“Rincewind, all the shops have been smashed open. There were a whole bunch of people across the street helping themselves to musical instruments, can you believe that?”
“Yeah,” said Rincewind, picking up a knife and testing its blade thoughtfully, “Luters, I suspect.”
It’s always a challenge to write decent reviews of light literature. It's easy to think of something to write about Ulysses, Othello, or Malcolm X, but what can be said about fluff, the sort of books that aren’t guilty pleasures, exactly, but which occupy a place in between real literature (Hamlet) and trash (Twilight)? I tend to read Discworld or John Grisham as palette cleansers after something particularly challenging, but it’s not exactly fair to demote such books to being simply trifles. After all, reading is a pleasurable, as well as mentally stimulating activity, and these books offer their own pleasures. If you enjoy reading high literature at all times, by all means, do it; I’ll take to occasional potboiler or adventure to mix things up.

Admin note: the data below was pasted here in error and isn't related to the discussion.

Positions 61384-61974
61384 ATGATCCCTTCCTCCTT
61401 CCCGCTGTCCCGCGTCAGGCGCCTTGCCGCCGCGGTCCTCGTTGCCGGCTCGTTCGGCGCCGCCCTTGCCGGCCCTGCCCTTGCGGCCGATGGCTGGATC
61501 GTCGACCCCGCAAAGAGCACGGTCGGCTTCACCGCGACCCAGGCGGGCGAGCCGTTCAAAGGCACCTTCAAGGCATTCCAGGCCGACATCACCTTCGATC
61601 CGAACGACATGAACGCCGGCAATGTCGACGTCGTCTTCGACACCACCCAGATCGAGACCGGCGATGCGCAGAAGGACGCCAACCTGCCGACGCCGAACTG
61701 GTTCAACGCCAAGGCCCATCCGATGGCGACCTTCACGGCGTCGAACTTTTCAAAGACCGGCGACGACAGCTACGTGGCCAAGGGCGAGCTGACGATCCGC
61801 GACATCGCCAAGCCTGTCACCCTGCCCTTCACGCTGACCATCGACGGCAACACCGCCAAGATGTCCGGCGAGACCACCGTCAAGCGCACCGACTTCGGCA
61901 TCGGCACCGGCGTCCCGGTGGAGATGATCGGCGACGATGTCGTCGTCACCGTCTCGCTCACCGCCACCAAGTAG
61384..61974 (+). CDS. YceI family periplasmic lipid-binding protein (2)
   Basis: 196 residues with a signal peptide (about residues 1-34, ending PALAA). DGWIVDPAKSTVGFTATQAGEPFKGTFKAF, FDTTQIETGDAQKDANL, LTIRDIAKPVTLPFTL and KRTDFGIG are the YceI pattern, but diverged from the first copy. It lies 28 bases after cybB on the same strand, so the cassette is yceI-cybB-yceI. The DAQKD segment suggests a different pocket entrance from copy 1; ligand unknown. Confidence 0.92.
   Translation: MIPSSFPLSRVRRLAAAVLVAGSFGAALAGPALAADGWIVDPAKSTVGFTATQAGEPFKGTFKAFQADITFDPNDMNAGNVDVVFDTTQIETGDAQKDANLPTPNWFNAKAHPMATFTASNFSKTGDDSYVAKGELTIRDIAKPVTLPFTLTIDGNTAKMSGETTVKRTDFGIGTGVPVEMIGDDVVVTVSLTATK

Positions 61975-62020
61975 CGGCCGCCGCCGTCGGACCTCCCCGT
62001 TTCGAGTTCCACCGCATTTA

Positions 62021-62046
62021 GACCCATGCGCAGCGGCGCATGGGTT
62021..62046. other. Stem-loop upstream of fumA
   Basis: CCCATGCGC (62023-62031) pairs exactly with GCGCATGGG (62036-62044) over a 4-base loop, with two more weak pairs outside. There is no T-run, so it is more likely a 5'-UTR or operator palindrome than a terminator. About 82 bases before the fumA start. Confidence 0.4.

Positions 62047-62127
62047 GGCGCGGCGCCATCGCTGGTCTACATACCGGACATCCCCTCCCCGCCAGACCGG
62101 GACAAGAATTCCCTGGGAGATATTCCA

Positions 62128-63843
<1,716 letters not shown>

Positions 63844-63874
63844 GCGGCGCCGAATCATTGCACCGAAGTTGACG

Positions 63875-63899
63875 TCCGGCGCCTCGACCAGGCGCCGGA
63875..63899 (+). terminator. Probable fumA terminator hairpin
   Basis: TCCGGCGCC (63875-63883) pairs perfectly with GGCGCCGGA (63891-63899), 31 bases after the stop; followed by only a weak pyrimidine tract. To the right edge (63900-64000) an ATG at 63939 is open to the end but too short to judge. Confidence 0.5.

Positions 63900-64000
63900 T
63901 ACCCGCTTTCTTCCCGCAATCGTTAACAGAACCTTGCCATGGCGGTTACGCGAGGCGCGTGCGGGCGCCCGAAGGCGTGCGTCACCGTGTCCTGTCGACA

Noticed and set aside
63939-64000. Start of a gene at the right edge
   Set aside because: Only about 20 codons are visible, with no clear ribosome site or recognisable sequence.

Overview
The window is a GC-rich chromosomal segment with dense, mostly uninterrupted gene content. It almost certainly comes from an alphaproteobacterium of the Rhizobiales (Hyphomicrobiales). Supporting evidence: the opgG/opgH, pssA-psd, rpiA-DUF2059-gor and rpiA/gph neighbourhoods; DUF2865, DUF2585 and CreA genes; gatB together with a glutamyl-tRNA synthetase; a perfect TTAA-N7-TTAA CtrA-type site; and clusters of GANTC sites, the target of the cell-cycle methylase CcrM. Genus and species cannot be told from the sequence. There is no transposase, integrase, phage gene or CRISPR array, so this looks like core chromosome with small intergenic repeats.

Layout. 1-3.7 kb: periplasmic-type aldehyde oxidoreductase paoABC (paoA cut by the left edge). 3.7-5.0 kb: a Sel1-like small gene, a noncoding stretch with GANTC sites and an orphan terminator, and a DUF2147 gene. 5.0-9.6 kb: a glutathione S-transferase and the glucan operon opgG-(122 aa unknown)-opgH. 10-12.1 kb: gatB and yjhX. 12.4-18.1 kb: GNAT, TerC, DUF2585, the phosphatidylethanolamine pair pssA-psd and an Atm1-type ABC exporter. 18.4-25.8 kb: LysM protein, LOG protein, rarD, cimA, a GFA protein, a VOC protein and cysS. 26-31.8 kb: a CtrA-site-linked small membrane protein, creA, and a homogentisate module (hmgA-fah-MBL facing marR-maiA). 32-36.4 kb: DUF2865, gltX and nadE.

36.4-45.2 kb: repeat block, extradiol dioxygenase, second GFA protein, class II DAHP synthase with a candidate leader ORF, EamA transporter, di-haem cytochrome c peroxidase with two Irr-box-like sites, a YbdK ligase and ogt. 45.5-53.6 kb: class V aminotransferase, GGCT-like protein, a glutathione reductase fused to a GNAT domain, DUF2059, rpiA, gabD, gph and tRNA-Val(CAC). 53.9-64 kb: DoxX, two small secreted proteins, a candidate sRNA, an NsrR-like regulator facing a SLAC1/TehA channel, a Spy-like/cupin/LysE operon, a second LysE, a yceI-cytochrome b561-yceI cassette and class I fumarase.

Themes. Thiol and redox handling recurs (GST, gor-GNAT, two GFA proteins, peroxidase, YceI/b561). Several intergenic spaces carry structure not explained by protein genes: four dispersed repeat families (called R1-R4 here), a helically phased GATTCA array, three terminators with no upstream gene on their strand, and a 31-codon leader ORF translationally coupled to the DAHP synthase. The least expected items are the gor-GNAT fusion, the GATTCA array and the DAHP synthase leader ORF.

Of course, low literature has enjoyed something of a renaissance in recent years, with authors like David Foster Wallace, Michael Chabon, Neil Gaiman, and even Thomas Pynchon taking cues from less lofty genres, but, while these and many other authors have genuine affection for the material they homage and reference, it’s hard not to read a little postmodern irony into their genre exercises—after all, something like Pynchon’s Inherent Vice might nod toward Carl Hiassen and Donald Westlake, but could hardly be mistaken for one of their books.
So, that said, The Light Fantastic is a Discworld book, the second, and it’s worlds better than the first, The Colour of Magic, in that it actually a) has a plot, rather than feeling like a series of comical vignettes strung together and b) feels like a Discworld book tonally, in spite of still being embryonic in the bigger scheme of things. It’s fast-moving, short, and introduces many of the characters that populate the later books. Aside from that, I don’t have a lot to say about it. It’s not particularly satirical, except when satirizing fantasy literature itself, and it’s not as funny or as well-plotted as the later books, but I enjoyed reading it, as I always enjoy Pratchett’s novels. It may be pulp, but it’s my pulp.